by Carrie Kahler Poetry Northwest Staff Writer   Poetry Press Week did not last for a week.  Nor did it showcase presses.  It did, however, have shrimp and a dj. Inspired by New York Fashion Week, Liz Mehl and Justin Rigamonte asked five poets to “use ‘model’ readers to present their newest work to a hand-selected audience of press, publicists, editors, and literary journals.” The poets each designed their own show and secured their own readers, but kept the results secret until sending their representatives down the runway. As the dj faded out, Mathew Dickman opened.  He included seven poems and alternated between simple readings by men and women dressed in black, and performances that enacted each poem’s meaning.  “Take ten paces,” says a reader, and two performers take ten paces. The enactments were the most memorable and served two poems well—“Daily Monster Dance” and “My Childhood is Your Childhood.”  “The Sea, The Ocean, and The Coast,” suffered from an awkward interpretive dance performed nearly in the lap of an older audience member.   This pattern …

Afterwords // The Present Tense: Joshua Beckman, Matthew Dickman, and Dorothea Lasky Read at the Henry

by Jack Chelgren Special Projects Intern   It’s a long shot, but if someone were to ask me what contemporary poetry looks like, I would direct them to hop in a time machine, turn the knobs back to around 1:45 Saturday October 19, and then hustle to the Henry Art Gallery auditorium. There, in the front row, my querier might spy poets Matthew Dickman and Dorothea Lasky all abuzz on Instagram, snapping photos of just about everything—including themselves Instagramming each other—Dickman garbed modestly in a powder-blue shirt, loose jeans, and galoshes, Lasky dazzling in supersized jewelry, a leopard-print dress, and multicolored suede high-heeled boots. The curious chrononaut might also pick out Joshua Beckman, poet and editor at Wave Books, chatting off to the side, shuffling folded pages of poems in his hands, and looking quite a bit like folk star Justin Vernon in a beige stocking cap and loose pinkish shirt. Of course, the object of this clock-thwarting jaunt would not be to observe these poets’ personal fashion or Instagram hijinks—contemporary though they may be—but …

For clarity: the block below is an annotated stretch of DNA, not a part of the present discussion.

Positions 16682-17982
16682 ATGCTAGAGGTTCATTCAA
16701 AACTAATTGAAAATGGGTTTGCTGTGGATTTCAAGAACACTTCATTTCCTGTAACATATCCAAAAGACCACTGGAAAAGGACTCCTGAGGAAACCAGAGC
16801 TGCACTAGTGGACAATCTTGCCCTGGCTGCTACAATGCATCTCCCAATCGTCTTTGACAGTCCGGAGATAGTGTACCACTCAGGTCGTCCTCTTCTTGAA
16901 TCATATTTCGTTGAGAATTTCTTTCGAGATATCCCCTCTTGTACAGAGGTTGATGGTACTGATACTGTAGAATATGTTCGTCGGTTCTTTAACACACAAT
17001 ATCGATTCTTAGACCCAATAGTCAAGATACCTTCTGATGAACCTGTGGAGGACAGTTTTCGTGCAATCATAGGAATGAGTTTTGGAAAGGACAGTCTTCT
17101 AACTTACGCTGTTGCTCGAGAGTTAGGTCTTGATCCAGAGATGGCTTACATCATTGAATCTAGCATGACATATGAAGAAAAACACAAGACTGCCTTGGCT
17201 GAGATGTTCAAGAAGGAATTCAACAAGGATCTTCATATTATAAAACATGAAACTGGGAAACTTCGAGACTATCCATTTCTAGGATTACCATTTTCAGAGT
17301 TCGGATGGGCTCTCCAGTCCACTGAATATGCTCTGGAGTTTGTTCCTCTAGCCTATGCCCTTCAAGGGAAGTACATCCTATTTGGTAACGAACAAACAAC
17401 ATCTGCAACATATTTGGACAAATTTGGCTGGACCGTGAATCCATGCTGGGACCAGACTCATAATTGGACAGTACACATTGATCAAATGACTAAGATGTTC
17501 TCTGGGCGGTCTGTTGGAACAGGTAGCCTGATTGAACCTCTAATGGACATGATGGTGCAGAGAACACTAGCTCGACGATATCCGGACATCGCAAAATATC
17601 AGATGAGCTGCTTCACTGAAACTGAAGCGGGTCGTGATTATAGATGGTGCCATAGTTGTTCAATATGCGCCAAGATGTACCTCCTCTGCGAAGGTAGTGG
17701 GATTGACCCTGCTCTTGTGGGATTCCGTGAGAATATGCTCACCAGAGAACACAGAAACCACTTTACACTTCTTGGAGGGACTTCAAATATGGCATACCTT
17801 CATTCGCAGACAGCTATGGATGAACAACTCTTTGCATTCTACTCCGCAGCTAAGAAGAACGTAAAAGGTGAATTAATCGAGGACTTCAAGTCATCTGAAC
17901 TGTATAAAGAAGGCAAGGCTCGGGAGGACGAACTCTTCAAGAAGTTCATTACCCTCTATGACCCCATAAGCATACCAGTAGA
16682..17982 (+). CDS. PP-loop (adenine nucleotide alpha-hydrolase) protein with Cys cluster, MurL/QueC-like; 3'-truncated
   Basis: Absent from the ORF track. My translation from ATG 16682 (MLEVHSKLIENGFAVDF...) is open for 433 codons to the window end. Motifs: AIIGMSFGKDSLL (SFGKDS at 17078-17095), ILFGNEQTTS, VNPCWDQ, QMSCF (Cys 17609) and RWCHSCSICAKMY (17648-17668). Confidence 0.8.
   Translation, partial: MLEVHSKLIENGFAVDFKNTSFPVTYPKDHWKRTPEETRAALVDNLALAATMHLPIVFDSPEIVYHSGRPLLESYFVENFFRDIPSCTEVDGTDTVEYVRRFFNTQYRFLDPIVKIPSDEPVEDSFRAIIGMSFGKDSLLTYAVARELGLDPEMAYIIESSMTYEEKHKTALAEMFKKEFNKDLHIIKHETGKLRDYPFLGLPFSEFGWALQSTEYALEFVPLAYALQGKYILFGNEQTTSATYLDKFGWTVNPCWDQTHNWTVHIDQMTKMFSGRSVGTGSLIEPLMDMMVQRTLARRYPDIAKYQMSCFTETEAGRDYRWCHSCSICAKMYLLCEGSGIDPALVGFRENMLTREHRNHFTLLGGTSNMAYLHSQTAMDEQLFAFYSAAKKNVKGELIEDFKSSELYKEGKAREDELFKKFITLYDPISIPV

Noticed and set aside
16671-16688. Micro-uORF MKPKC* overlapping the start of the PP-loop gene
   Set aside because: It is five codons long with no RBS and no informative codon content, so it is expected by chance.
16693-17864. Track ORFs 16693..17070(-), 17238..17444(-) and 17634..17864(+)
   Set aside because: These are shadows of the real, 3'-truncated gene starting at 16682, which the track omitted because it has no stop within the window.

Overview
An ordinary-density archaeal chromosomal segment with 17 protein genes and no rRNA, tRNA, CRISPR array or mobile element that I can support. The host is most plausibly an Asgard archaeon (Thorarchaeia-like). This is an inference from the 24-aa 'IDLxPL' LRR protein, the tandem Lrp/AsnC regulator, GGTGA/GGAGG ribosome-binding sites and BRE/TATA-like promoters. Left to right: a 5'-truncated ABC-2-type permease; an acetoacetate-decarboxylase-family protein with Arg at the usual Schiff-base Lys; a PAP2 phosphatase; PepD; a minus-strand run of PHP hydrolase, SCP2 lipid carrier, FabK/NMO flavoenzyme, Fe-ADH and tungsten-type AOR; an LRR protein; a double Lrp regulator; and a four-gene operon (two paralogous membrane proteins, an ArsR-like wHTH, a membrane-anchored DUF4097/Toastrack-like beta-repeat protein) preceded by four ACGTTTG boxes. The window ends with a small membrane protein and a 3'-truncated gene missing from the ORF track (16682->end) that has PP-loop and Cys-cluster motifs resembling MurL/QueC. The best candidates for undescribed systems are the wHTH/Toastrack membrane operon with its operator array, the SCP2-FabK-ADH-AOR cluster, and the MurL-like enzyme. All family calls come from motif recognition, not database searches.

Afterwords // Deep Circles: Mary Jo Bang Talks Translation at Hugo House

It is not that Bang rejects the challenges and responsibilities typically associated with translation, for even as she radically questions and suspends many long-held assumptions about how Dante should read in English, she does so ultimately in the hope of creating a more truthful rendering of the text. Bang discussed in her lecture how many translations of the Inferno are written in elevated, renaissance-style English—a trend she speculates stems from translators’ desire to acknowledge the poem’s age and the disparities between modern English and fourteenth-century Italian. Yet Bang argued that such piously old-fashioned renderings of the Inferno were flawed from the start, since the fourteenth-century English of Dante’s contemporaries differed drastically from the seventeenth-century Elizabethan variety favored by these translators. A truly historically accurate translation of the Inferno in this sense would have to sound a lot less like Milton or Shakespeare and a lot more like the Middle English of Chaucer.